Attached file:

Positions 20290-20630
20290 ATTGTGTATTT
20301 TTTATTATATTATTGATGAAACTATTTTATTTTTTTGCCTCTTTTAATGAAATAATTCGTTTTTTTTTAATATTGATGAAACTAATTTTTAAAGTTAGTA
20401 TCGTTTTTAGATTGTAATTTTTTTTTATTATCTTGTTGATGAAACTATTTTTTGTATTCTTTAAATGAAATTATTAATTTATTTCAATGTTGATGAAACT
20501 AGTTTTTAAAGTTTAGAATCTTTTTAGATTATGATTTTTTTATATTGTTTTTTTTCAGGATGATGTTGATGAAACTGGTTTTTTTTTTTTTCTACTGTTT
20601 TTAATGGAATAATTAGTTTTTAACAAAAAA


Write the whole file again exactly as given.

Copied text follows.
Positions 20290-20630
20290 ATTGTGTATTT
20301 TTTATTATATTATTGATGAAACTATTTTATTTTTTTGCCTCTTTTAATGAAATAATTCGTTTTTTTTTAATATTGATGAAACTAATTTTTAAAGTTAGTA
20401 TCGTTTTTAGATTGTAATTTTTTTTTATTATCTTGTTGATGAAACTATTTTTTGTATTCTTTAAATGAAATTATTAATTTATTTCAATGTTGATGAAACT
20501 AGTTTTTAAAGTTTAGAATCTTTTTAGATTATGATTTTTTTATATTGTTTTTTTTCAGGATGATGTTGATGAAACTGGTTTTTTTTTTTTTCTACTGTTT
20601 TTAATGGAATAATTAGTTTTTAACAAAAAA